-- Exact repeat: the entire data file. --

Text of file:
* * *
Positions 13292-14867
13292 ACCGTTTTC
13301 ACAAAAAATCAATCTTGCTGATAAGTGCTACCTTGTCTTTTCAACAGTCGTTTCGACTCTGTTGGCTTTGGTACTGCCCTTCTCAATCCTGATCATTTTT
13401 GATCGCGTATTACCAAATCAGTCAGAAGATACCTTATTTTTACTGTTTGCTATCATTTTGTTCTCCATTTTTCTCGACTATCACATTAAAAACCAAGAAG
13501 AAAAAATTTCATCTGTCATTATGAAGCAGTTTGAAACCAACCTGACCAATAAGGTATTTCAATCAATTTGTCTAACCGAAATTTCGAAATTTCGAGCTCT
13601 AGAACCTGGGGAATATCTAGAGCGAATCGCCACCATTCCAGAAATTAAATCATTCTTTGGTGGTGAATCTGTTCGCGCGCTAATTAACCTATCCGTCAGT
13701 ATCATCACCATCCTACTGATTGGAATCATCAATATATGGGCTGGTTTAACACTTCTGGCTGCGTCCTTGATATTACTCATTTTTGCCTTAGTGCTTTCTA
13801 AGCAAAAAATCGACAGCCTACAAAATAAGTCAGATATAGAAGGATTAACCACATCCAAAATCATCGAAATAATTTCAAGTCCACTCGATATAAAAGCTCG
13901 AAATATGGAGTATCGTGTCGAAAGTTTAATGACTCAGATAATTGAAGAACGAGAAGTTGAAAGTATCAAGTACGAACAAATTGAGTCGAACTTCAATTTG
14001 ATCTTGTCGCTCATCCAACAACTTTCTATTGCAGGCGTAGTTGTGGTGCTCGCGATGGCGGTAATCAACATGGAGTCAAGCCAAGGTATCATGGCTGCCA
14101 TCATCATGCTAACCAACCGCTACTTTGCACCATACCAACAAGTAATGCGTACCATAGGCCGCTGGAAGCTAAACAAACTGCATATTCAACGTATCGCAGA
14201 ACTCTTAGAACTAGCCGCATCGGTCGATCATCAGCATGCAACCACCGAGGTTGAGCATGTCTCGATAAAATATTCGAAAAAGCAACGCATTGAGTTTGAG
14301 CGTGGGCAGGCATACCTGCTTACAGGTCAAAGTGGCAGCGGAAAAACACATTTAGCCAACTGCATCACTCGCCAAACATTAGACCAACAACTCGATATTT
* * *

Positions 13292-14867
13292 ACCGTTTTC
13301 ACAAAAAATCAATCTTGCTGATAAGTGCTACCTTGTCTTTTCAACAGTCGTTTCGACTCTGTTGGCTTTGGTACTGCCCTTCTCAATCCTGATCATTTTT
13401 GATCGCGTATTACCAAATCAGTCAGAAGATACCTTATTTTTACTGTTTGCTATCATTTTGTTCTCCATTTTTCTCGACTATCACATTAAAAACCAAGAAG
13501 AAAAAATTTCATCTGTCATTATGAAGCAGTTTGAAACCAACCTGACCAATAAGGTATTTCAATCAATTTGTCTAACCGAAATTTCGAAATTTCGAGCTCT
13601 AGAACCTGGGGAATATCTAGAGCGAATCGCCACCATTCCAGAAATTAAATCATTCTTTGGTGGTGAATCTGTTCGCGCGCTAATTAACCTATCCGTCAGT
13701 ATCATCACCATCCTACTGATTGGAATCATCAATATATGGGCTGGTTTAACACTTCTGGCTGCGTCCTTGATATTACTCATTTTTGCCTTAGTGCTTTCTA
13801 AGCAAAAAATCGACAGCCTACAAAATAAGTCAGATATAGAAGGATTAACCACATCCAAAATCATCGAAATAATTTCAAGTCCACTCGATATAAAAGCTCG
13901 AAATATGGAGTATCGTGTCGAAAGTTTAATGACTCAGATAATTGAAGAACGAGAAGTTGAAAGTATCAAGTACGAACAAATTGAGTCGAACTTCAATTTG
14001 ATCTTGTCGCTCATCCAACAACTTTCTATTGCAGGCGTAGTTGTGGTGCTCGCGATGGCGGTAATCAACATGGAGTCAAGCCAAGGTATCATGGCTGCCA
14101 TCATCATGCTAACCAACCGCTACTTTGCACCATACCAACAAGTAATGCGTACCATAGGCCGCTGGAAGCTAAACAAACTGCATATTCAACGTATCGCAGA
14201 ACTCTTAGAACTAGCCGCATCGGTCGATCATCAGCATGCAACCACCGAGGTTGAGCATGTCTCGATAAAATATTCGAAAAAGCAACGCATTGAGTTTGAG
14301 CGTGGGCAGGCATACCTGCTTACAGGTCAAAGTGGCAGCGGAAAAACACATTTAGCCAACTGCATCACTCGCCAAACATTAGACCAACAACTCGATATTT